5 Types of Financing for Entrepreneurs

In a young company, you do not just have to spend a lot of time and energy; the necessary money must also be invested in it. However, not every starting entrepreneur has the financial means to pay for this investment independently. In that case, taking out a loan can offer some solutions. Just keep reading!

1. Guarantee credit

For starting entrepreneurs there is the possibility to use the guarantee credit. The option makes it possible to borrow money from the bank, even if your collateral is insufficient in the eyes of the bank. Your company must of course meet a number of conditions for this. For example, in a country you can’t have more than 250 employees and the annual turnover may not exceed fifty million dollars.

2. Current account credit

With a current account credit you can withdraw money up to a certain agreed amount, the credit limit. This allows you to absorb fluctuations in expenses and income. That is why a current account credit can be particularly useful if your company operates on a seasonal basis or if you need financing for your working capital. The credit makes it possible to deal more flexibly with the management of your liquidity flows. You only have to pay interest on the amount you debit.

3. Risk capital

In short, risk capital means that others invest money in your company. Venture capital can apply to an innovative or technological start-up, because in that case a considerable amount must be invested to develop a product, while in the short term there will be little or no turnover. Banks generally take such a risk less quickly than investors, who buy a certain share in your company. Does the startup appear successful? Then they share in the profits, but if not, they lose their investment.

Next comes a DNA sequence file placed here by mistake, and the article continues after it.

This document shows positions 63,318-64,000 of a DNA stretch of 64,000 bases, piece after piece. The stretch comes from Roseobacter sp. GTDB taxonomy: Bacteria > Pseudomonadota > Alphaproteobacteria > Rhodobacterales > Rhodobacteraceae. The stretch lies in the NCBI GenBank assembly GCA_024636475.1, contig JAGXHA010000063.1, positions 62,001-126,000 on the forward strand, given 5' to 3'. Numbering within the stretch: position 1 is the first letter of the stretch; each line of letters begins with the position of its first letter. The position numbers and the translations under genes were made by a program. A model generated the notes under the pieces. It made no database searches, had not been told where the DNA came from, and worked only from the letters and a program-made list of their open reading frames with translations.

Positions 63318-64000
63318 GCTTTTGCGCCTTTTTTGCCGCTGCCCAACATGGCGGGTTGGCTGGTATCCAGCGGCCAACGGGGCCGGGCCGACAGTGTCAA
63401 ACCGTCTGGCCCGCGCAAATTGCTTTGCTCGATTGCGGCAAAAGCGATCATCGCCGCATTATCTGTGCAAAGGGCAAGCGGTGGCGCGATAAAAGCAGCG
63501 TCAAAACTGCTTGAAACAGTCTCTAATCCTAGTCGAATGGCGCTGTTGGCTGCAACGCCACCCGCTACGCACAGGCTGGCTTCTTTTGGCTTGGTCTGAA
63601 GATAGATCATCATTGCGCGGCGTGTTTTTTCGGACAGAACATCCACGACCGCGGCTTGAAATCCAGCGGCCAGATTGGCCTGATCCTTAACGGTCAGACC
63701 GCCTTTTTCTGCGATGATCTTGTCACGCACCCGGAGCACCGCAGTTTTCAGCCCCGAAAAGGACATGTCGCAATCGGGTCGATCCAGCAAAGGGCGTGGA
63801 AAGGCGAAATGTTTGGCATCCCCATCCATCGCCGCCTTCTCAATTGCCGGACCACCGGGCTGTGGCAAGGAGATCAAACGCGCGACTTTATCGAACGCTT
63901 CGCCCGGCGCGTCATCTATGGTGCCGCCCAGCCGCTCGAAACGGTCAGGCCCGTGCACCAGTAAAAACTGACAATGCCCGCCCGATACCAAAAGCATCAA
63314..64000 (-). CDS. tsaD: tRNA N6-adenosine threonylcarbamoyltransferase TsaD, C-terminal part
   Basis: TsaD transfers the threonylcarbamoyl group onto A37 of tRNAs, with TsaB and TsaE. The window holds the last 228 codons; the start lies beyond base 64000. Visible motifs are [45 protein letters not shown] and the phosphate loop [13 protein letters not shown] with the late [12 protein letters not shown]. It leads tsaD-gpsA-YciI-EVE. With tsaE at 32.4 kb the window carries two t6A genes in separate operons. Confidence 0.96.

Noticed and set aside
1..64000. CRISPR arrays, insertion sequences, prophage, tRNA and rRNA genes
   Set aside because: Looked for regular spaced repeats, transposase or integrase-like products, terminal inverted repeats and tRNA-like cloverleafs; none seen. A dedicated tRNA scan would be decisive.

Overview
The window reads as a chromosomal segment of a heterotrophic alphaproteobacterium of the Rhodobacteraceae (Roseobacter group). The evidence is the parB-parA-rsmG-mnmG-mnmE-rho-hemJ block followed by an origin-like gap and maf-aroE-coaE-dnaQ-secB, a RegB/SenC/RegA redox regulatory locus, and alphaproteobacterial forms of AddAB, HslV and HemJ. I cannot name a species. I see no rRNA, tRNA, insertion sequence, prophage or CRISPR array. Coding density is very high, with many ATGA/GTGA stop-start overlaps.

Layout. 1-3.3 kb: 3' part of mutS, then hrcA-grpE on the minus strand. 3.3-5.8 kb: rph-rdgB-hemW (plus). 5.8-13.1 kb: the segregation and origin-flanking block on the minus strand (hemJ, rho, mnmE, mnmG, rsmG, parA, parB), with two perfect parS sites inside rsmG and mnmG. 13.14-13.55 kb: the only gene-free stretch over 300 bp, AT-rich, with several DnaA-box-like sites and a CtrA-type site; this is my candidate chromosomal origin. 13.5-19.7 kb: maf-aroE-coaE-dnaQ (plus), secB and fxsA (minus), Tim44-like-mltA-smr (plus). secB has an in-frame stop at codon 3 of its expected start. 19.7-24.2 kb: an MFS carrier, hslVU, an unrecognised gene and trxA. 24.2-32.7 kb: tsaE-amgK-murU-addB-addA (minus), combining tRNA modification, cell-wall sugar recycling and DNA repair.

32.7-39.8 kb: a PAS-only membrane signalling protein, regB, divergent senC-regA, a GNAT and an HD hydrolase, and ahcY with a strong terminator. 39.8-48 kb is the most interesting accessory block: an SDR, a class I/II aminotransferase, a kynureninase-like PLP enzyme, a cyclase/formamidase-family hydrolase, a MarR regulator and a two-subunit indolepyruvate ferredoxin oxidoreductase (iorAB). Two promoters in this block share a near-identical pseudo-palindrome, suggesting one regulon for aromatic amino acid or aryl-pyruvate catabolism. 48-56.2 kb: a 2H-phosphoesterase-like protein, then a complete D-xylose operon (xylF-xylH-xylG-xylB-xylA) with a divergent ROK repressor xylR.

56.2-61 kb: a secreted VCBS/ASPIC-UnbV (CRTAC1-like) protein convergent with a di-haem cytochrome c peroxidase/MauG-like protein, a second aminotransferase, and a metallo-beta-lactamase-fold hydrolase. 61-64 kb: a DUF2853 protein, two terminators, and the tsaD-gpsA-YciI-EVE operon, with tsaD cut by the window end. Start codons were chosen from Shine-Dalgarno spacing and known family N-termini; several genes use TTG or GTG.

4. Incentive capital

The incentive capital is a form of financing, intended among other things for start-ups, growth companies and innovative companies. On two important points, the loanable option differs from an ordinary bank loan: it is a subordinated loan that can be redeemed in the first five years. As a result, you have more space in the financial phase in the start-up phase. If your company does not succeed, you can first pay off all other creditors. Only then do you dissolve your stimulation capital. So it may be that if your company gets into a bankruptcy, you can’t pay off this loan at all. In that case the remaining amount is waived.

5. Leasing

Leasing is also a form of financing. This concerns financial or operational lease. In the case of a financial lease, the financier provides a loan against a fixed collateral (the so-called object financing). The legal and full economic ownership (use and enjoyment, insurance, maintenance) is for the account of the lessee. In the case of operational lease, the lender buys company assets or durable consumer goods on behalf of his client. He places these goods at the disposal of the borrower (the lessee) for a pre-agreed term and for a fixed fee. In this case, the leasing company remains legally the owner of the leased goods. Commercial leasing often involves leasing.